There is no civilian alternative to compulsory military service in Turkmenistan, and Jehovah’s Witness conscientious objectors continue to be prosecuted for refusing to serve in the army.
Turkmenistan’s new constitution also guarantees the right to freedom of assembly (article 43). Turkmenistan’s first-ever Law on Assemblies, which entered into force in July 2015, requires those who wish to organise assemblies to inform local authorities in advance and to agree the venue for the assemblies with them. At the same time, it grants local officials wide discretion to refuse to agree to assemblies on the grounds that the proposed venue is unsuitable. The law prohibits assemblies near a number of locations including government buildings, hospitals, schools and public transportation, as well as in “other places” deemed unsuitable. The law also states that assemblies, as a rule, should be held in venues specifically designated for this purpose. According to the law, only one-person pickets can be held without informing local authorities, and no other spontaneous assemblies are foreseen. It is prohibited to hold assemblies with foreign financial, material or other support.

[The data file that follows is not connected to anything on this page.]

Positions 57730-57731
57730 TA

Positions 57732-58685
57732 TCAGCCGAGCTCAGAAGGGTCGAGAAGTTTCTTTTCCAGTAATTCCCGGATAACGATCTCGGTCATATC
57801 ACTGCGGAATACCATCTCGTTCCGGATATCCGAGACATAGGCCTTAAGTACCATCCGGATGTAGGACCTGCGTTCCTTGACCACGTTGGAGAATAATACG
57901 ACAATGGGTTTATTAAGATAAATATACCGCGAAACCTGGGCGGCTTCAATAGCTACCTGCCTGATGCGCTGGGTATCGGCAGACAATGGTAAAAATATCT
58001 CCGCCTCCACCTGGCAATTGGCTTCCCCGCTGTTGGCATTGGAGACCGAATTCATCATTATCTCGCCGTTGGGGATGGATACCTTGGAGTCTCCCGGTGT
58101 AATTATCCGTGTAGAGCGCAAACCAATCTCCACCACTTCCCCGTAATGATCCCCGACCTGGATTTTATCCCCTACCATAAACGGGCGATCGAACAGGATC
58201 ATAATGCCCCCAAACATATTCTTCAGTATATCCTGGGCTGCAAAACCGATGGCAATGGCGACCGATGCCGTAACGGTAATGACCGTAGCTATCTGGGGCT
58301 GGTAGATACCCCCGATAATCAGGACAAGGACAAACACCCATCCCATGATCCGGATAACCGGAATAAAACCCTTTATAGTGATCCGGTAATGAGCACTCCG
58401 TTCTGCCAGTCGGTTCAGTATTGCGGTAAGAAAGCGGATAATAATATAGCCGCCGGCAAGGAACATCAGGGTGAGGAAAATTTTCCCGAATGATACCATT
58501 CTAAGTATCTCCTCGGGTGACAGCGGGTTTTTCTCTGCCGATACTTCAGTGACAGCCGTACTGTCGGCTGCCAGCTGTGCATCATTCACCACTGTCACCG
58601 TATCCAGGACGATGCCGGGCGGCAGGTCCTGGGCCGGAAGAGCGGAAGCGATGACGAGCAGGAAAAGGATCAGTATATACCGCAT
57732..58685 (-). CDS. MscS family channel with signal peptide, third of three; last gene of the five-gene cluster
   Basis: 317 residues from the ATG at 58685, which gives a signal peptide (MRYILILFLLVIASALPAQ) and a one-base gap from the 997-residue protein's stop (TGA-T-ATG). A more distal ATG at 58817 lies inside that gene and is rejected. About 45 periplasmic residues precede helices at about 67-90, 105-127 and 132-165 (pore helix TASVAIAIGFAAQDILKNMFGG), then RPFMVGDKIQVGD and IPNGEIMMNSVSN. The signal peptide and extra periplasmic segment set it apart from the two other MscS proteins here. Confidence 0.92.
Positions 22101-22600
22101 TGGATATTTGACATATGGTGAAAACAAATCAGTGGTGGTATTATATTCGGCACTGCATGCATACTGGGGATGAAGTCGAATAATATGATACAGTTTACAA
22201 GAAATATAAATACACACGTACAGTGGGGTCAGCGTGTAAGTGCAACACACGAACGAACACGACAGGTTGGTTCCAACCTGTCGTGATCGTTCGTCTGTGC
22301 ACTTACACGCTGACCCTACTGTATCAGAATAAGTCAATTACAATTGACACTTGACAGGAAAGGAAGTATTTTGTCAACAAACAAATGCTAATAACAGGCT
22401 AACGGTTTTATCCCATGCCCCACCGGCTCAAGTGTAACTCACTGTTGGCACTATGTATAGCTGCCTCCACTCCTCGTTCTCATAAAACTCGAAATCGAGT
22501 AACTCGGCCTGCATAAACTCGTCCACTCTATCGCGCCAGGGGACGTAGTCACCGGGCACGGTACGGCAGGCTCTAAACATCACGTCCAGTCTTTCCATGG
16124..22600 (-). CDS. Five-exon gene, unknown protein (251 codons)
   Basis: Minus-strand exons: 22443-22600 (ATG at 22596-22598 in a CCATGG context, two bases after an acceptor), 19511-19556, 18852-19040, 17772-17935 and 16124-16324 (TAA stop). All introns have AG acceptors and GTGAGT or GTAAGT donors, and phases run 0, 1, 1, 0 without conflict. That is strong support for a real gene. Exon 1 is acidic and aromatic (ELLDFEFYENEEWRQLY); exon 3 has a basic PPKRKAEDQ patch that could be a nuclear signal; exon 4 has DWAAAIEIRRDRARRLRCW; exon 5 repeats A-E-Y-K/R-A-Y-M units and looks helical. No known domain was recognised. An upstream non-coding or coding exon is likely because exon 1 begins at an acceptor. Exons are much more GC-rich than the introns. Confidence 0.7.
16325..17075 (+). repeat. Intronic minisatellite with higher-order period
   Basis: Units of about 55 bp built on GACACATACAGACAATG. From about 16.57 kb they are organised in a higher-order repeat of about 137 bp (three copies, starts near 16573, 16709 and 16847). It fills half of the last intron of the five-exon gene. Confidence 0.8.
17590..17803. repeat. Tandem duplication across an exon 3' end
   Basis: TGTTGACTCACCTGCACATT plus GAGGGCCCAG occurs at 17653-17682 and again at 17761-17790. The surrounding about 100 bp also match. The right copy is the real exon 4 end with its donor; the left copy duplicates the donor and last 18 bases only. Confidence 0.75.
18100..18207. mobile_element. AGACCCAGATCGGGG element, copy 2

Public assemblies are generally a rare occurrence in Turkmenistan because of the lack of awareness of citizens of their rights and the overhanging threat of reprisals for any criticism of government policies. In previous years, TIHR has reported about a number of incidents where citizens have carried out spontaneous protests on socio-economic issues affecting their everyday lives such as wage delays and arbitrary measures to dismantle private satellite dishes and air conditioners. Local authorities have typically responded to such protests by seeking to track down and warn the initiators, while also in some cases addressing the issues raised to prevent further protests. Against this background, there are reasons to fear that the new Law on Assemblies may be used to stifle spontaneous, peaceful protests, in particular in the context of the recently worsening economic situation in the country that appears to have made the authorities increasingly intolerant of any criticism (see more in the section on freedom of expression). Since the entry into force of the new law, TIHR has not received information about any spontaneous protests.